Located in a great college town with an accetance rate of approximately 92% and highly rated academics, social life, and quality of life, the University of Kansas offers almost everything that one may desire in a college experience.
The Fiske Guide To Colleges 2020 awards the University of Kansas 4 out of 5 pens for academics, 4 out of 5 telephones for social life, and 4 out of 5 stars for quality of life. (All the same ratings given to Vanderbilt University.)
The mid-range ACT scores are a very respectable 23 & 29. (Better than the University of Iowa’s 23 & 28 and better than the University of Utah’s spread of 22 & 29.)
The Fiske Guide To Colleges 2020 shares:
“Despite its conservative Midwest location, the University of Kansas is a welcoming oasis of progressive activism and tolerance.”
“Lawrence is the American college town. Period.”
My simple answer…for a student who want a medium size school with good sports and academics…yes, this is a great safety school option as long as it’s affordable.
According to the Fiske Guide To Colleges 2020 University of Kansas’ academic strengths include:
Business, health professions, engineering, journalism, architecture, design, education, and social work.
US News lists the follwing majors:
12% Health Professions
9% Communications & Journalism
6% Visual & Performing Arts
Univ. of Kansas has approximately 17,400 full time undergraduate students of whom almost 66% are residents. (According to Fiske Guide, KU attracts a lot of out-of-state students from the Chicago area.)
The University of Kansas offers scholarships to those who apply & are accepted to the University Honors Program. Otherwise out-of-state tuition is about $27,500 plus room & board.
Major construction projects, including new student apartments, new student union, and a new science building were completed in 2018.
The University of Kansas offers big-time college sports & a lot of school spirit. Well known for the highly successful basketball program.
It cannot be a safety for those who would find it unaffordable, such as most out-of-state students (even with the maximum estimated merit money that the net price calculator suggests for 4.0 HS GPA and 800/800 SAT).
I would argue for Iowa. Many more highly rated graduate and professional programs (eg, law, medicine, pharmacy, nursing, creative writing, fine arts) and these are the basis for a University’s reputation. Award winning college newspaper. You get the reflected glory of more than 100 years as a Big Ten university which puts you in solid academic company. Also a great college town in Iowa City, lots of Chicagoland undergrads, fun nightlife and Greek scene, etc. Jayhawk basketball is great, but Hawkeye football weekends are the bomb!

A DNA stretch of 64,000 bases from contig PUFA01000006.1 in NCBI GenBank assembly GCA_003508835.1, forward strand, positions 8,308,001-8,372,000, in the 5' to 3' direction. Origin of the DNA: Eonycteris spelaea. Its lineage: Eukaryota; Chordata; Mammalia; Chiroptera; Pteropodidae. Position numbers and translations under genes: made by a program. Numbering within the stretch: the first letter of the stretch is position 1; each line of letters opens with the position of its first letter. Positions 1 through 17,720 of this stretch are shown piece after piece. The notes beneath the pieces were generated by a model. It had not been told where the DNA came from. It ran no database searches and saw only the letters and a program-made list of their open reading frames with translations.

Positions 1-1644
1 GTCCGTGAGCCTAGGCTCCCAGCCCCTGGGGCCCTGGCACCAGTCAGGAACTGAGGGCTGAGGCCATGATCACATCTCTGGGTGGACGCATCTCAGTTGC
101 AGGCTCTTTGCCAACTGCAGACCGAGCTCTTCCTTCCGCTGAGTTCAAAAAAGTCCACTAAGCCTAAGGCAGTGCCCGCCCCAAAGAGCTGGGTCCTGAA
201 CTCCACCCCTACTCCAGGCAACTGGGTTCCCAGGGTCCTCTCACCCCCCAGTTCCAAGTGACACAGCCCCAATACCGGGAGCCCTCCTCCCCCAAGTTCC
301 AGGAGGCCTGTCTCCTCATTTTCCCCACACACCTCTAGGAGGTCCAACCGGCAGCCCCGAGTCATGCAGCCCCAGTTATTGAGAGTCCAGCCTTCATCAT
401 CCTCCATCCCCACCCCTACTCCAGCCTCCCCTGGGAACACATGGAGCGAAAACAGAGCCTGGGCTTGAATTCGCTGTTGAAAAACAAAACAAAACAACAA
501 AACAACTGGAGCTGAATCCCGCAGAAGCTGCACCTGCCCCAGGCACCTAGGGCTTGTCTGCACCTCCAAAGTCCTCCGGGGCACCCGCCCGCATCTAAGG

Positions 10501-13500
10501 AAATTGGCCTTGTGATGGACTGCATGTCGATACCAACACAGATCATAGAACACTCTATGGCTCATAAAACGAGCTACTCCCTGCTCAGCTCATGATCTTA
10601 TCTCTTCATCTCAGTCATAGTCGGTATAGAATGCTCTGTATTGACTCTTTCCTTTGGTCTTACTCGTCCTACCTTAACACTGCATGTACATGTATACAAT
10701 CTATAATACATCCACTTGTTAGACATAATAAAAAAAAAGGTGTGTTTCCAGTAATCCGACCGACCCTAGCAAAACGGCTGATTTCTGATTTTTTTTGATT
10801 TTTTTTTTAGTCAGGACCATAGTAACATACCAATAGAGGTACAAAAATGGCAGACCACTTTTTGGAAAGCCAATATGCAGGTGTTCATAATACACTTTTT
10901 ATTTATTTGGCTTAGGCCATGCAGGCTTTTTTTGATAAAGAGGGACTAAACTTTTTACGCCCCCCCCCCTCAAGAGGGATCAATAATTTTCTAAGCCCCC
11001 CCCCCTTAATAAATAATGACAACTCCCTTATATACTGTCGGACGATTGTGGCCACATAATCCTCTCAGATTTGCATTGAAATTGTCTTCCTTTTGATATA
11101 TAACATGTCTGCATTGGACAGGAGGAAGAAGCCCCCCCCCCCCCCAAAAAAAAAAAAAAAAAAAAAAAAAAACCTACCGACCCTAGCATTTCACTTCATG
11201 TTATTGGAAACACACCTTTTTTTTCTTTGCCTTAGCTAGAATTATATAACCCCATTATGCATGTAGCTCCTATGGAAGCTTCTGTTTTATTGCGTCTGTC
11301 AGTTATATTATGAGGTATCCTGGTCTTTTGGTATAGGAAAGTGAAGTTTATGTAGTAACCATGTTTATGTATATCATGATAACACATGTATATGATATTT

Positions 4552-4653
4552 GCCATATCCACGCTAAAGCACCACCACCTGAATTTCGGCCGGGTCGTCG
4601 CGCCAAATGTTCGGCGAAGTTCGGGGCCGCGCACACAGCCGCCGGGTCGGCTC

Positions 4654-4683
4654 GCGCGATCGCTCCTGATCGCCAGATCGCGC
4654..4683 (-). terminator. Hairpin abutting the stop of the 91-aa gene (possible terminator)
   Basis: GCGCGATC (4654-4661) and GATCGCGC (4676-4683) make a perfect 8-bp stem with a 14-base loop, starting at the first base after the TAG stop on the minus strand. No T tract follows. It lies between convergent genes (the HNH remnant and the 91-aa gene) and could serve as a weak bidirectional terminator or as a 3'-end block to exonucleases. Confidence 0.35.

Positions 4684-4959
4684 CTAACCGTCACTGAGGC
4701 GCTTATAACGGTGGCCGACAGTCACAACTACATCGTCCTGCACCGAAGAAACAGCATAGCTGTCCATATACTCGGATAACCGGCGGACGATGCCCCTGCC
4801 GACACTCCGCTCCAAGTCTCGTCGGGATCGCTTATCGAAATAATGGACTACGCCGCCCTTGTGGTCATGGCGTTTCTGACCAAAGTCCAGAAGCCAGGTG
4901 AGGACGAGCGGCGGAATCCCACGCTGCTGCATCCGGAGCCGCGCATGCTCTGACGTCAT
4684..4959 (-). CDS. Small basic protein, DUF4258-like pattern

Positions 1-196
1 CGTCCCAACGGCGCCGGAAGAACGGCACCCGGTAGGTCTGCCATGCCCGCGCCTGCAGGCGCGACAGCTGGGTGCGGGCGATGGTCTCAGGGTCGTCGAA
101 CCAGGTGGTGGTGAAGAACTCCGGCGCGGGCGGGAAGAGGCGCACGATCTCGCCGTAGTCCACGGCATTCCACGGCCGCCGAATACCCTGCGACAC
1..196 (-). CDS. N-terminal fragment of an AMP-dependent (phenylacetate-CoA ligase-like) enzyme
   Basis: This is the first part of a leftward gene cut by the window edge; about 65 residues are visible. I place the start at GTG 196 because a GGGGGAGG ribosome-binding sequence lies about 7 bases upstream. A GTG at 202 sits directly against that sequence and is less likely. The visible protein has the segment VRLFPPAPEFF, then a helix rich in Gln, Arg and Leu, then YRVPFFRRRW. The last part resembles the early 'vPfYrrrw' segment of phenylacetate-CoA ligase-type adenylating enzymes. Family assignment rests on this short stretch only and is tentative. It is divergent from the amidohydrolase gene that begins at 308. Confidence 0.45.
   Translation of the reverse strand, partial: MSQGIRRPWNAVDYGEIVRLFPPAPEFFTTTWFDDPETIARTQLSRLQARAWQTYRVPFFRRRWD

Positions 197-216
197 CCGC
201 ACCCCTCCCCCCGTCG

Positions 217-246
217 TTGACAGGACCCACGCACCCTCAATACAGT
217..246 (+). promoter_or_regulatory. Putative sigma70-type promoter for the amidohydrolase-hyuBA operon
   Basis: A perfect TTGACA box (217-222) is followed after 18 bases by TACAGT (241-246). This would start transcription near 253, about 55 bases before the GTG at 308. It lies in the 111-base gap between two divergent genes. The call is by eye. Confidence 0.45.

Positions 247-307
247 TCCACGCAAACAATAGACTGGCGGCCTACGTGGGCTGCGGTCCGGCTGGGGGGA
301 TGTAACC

It’s only a safety if they meet full need. Do they?
“Meet full need” colleges can, of course, define “need” however they want, and their definitions may not result in affordability for all family financial situations (particularly divorced parent situations).
While KU is a great school, and I really like Iowa, I would make the argument for ASU being the best safety school in the country. It’s a really big school, that admits 85% of applicants. But it has excellent academics, with a top ranked undergraduate business school, very good engineering, well regarded journalism, and for top students, perhaps the #1 ranked Honors college in the country in Barrett. (KU has a very good honors college too). It’s undergraduate teaching is ranked #10 in US News. And of all the schools Silicon Valley recruits from, ASU is ranked #10.
ASU is resource rich, has even better athletics than KU (football, not basketball), with a D1 ice hockey team. ASU has a very good social life (although not as much a party school as before), and is in a major metro area, which means more opportunities in business and politics (the state capitol being there). President Michael Crow is widely regarded as the best university president in the country.
Not to mention that ASU for the fourth year in a row is ranked by US News as the most innovative university in the country, ahead of Stanford and MIT.
And ASU gives lots of financial aid for both in state and OOS students too.
Since I mentioned the Fiske Guide To Colleges 2020 ratings for the University of Kansas–which are identical to those assessed for Vanderbilt University (all 4s out of 5)–I will share the ratings for the University of Iowa & for Arizona State University.